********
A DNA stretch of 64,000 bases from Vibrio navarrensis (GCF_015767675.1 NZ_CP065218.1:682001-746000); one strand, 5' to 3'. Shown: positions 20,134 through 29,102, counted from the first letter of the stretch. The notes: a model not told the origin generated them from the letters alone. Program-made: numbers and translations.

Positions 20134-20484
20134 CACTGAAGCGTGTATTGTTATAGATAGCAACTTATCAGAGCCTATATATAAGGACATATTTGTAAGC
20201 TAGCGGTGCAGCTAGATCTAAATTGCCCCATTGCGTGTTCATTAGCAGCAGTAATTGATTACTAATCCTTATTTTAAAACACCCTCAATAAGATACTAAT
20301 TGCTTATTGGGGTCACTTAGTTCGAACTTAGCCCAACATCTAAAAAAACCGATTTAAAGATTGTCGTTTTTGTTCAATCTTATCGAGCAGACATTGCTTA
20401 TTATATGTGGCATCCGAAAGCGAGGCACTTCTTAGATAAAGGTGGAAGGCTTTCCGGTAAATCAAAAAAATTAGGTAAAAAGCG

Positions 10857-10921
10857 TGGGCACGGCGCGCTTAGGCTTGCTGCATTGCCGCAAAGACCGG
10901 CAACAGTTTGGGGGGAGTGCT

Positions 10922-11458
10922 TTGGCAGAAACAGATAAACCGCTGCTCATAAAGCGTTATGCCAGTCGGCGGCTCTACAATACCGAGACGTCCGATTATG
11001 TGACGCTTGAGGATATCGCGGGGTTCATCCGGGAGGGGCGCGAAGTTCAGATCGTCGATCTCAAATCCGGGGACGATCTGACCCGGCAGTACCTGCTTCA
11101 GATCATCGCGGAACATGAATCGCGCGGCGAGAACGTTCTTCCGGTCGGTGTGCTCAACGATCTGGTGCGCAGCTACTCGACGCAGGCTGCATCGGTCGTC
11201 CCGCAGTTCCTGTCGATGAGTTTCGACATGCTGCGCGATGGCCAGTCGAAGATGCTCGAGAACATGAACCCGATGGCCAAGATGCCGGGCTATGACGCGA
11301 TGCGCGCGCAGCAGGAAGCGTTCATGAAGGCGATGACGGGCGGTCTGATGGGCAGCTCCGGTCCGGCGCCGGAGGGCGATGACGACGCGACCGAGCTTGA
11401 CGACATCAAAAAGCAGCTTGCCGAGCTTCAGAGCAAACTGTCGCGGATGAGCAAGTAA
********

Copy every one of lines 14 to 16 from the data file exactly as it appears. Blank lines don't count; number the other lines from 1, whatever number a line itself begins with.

11201 CCGCAGTTCCTGTCGATGAGTTTCGACATGCTGCGCGATGGCCAGTCGAAGATGCTCGAGAACATGAACCCGATGGCCAAGATGCCGGGCTATGACGCGA
11301 TGCGCGCGCAGCAGGAAGCGTTCATGAAGGCGATGACGGGCGGTCTGATGGGCAGCTCCGGTCCGGCGCCGGAGGGCGATGACGACGCGACCGAGCTTGA
11401 CGACATCAAAAAGCAGCTTGCCGAGCTTCAGAGCAAACTGTCGCGGATGAGCAAGTAA